Iraq's Turmoil and Imploding Imposition

Lucas Jackson  /  AP

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updated 12/18/2011 12:04:42 PM ET 2011-12-18T17:04:42

A member of the Iraqi Army waves an Iraqi flag after a ceremony signing over Camp Adder, near Nasiriyah in Iraq, the last United States base in the country, to the Iraqi Air Force, on Dec. 16. The last U.S. soldiers rolled out of Iraq across the border to neighboring Kuwait at daybreak Sunday, Dec. 18, whooping, fist bumping and hugging each other in a burst of joy and relief.BAGHDAD —

Even as Iraqis celebrated the departure of the last American troops Sunday, the dangers left behind after nearly nine years of war were on full display. Politicians feuded along the country's potentially explosive sectarian lines and the drumbeat of deadly violence went on.

The last U.S. convoy rumbled out of Iraq across the border into Kuwait around sunrise under a shroud of secrecy to prevent attacks on the departing troops. When news reached a waking Iraqi public, there was joy at the end of a presence that many Iraqis resented as a foreign occupation.

In the northern city of Mosul, pastry shop owner Muhannad Adnan said he had a swell of orders for cakes — up to 110 from the usual 70 or so a day — as families threw parties at home. Some asked him to ice the cakes with inscriptions of "congratulations for the end of occupation," he said.

But the happiness was shot through with worries over the future.

"Nobody here wants occupation. This withdrawal marks a new stage in Iraq's history," said Karim al-Rubaie, a Shiite shopowner in the southern city of Basra. But, he said, "the politicians who are running this country are just a group of thieves."

"These politicians will lead the country into sedition and civil war. Iraq now is like a weak prey among neighboring beasts."

In the morning, a bomb hidden under a pile of trash exploded on a street of spare car parts stores in a mainly Shiite district of eastern Baghdad, killing two people and wounding four others. It was the latest in the near daily shootings and bombings — low-level but still deadly — that continue to bleed the country and that many fear will increase with the Americans gone.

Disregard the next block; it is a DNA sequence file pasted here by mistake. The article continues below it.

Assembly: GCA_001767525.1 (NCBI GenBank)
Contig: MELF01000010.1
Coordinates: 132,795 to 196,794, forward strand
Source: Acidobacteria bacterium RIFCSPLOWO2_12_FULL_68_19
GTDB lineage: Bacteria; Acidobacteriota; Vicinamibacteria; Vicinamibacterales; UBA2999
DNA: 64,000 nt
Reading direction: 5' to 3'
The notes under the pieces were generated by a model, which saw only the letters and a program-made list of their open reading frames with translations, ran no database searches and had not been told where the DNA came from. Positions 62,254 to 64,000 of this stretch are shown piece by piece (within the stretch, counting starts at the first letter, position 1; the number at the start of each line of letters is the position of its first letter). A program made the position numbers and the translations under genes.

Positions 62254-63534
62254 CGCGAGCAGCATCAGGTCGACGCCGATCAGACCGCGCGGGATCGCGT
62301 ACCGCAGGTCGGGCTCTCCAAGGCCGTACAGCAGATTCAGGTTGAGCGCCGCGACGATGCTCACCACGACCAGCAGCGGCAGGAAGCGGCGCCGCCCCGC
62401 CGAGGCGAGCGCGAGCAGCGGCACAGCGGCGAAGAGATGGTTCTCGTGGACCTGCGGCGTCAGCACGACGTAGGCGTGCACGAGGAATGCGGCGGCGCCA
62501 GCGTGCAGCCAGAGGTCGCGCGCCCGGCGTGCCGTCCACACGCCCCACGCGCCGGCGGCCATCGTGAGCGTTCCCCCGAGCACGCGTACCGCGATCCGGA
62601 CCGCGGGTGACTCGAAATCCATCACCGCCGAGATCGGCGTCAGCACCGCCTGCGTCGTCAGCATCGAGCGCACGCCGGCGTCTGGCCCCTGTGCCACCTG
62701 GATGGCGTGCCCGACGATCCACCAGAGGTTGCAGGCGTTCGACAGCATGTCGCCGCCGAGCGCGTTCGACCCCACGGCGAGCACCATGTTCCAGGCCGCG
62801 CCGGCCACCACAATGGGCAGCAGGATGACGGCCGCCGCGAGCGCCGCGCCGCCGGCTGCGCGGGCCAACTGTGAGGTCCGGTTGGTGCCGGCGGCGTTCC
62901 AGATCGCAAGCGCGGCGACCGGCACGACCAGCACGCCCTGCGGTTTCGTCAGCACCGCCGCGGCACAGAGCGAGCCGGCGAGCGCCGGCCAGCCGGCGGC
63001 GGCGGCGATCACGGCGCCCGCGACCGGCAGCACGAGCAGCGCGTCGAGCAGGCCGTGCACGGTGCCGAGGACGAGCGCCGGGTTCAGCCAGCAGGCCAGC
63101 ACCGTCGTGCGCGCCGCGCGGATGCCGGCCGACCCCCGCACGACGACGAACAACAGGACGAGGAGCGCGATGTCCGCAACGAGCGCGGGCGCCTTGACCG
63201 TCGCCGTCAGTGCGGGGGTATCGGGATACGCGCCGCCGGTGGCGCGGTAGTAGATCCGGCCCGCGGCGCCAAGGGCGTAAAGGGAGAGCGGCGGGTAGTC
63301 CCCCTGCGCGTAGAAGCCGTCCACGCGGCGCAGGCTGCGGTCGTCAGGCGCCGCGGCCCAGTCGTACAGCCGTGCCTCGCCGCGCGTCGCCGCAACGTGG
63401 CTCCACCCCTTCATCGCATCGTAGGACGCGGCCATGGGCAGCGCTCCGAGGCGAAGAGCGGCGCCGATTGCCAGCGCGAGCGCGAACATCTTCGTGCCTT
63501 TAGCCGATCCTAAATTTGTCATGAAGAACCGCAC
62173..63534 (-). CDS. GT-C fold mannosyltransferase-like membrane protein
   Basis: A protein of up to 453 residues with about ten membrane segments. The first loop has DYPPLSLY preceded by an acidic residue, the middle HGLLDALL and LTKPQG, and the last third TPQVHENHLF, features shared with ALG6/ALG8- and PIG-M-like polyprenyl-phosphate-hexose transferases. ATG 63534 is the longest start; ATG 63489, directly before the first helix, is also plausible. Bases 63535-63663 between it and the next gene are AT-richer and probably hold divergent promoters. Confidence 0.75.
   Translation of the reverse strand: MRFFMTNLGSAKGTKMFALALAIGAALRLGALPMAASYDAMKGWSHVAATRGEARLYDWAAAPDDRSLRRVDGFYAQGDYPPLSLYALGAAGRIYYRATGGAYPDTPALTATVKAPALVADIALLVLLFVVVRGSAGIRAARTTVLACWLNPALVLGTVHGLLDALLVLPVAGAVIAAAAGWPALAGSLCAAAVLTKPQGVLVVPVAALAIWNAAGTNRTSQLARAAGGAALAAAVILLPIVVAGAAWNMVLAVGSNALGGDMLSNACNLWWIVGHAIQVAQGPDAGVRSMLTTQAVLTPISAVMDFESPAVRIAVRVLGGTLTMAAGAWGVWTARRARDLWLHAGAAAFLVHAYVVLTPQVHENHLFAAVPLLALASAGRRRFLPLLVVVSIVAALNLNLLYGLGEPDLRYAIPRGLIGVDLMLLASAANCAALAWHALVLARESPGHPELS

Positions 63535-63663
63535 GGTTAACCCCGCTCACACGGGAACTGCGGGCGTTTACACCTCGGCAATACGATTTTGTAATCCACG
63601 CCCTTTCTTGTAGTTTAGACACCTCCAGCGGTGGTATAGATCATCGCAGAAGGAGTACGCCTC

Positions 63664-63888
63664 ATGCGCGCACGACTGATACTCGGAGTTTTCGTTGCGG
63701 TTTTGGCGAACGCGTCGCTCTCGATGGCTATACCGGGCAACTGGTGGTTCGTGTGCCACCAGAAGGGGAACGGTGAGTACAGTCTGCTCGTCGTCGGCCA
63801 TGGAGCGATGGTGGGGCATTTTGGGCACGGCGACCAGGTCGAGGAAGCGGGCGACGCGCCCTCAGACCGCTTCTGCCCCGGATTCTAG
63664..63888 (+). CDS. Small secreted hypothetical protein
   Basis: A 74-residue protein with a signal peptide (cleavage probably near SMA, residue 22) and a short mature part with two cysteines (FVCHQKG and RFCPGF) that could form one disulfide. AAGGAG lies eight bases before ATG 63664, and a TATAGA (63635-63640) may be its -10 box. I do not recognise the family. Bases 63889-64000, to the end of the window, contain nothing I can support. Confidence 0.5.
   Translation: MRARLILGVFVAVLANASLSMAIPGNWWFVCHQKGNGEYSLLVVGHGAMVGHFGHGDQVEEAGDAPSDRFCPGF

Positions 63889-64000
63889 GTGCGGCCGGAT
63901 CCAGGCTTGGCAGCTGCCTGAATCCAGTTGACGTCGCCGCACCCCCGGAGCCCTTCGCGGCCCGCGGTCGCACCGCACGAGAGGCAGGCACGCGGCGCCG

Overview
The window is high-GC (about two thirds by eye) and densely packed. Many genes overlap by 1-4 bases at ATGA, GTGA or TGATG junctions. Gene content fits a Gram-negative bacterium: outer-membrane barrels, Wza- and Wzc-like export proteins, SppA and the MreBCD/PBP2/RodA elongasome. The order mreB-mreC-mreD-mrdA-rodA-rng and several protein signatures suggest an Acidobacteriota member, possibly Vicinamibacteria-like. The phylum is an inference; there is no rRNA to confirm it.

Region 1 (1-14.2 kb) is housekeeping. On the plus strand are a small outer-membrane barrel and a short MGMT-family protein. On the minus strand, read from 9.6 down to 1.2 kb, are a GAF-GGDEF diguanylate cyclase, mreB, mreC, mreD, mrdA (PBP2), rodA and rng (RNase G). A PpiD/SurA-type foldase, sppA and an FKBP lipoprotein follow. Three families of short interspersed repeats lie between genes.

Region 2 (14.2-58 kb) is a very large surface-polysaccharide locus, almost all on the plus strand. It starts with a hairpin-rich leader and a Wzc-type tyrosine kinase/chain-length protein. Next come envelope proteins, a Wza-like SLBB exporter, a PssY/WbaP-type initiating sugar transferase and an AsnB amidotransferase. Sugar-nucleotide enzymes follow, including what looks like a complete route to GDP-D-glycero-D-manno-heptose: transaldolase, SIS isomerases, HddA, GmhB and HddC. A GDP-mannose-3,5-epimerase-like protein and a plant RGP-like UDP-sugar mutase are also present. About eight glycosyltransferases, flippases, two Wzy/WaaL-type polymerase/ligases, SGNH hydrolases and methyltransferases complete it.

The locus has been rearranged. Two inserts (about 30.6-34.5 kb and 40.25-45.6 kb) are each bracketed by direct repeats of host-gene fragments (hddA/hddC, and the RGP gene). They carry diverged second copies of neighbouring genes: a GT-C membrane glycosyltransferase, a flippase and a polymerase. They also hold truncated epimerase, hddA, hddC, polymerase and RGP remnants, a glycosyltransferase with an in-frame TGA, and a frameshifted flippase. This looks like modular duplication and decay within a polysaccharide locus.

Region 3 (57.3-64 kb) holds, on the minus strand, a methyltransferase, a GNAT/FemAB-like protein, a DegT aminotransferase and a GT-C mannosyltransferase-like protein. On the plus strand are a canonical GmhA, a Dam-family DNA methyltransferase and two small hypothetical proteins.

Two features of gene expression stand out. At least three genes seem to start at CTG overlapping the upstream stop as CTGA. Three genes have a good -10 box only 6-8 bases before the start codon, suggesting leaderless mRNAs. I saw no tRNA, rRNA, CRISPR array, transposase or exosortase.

Violence is far lower than it was at the worst of the Iraq War, in 2006 and 2007, when Sunni insurgents and Shiite militias preyed on Iraqis around the country in a vicious sectarian conflict that nearly turned into complete civil war. But those armed groups still remain, and there are deep concerns whether Iraqi security forces are capable of keeping them in check without the help of U.S. troops.

Iraq's military chief of staff, Lt. Gen. Babaker Zebari said Sunday that his troops were up to the task of uprooting militant groups.

"There are only scattered terrorists hiding here and there and we are seeking intelligence information to eliminate them," Zebari said. "We are confident that there will be no danger."

Equally worrying, the resentments and bitterness between the Shiite majority and Sunni minority in this country of 31 million remain unhealed. The fear is that without the hand of American forces, the fragile attempts to get the two sides to work together could collapse and even turn to greater violence.

In an escalation of the rivalry, the main Sunni-backed political bloc on Sunday announced it was boycotting parliament to protest what they called Shiite Prime Minister Nouri al-Maliki's attempts to monopolize government positions — particularly those overseeing the powerful security forces. The bloc has complained of security forces' recent arrests of Sunnis that it says are "unjustified."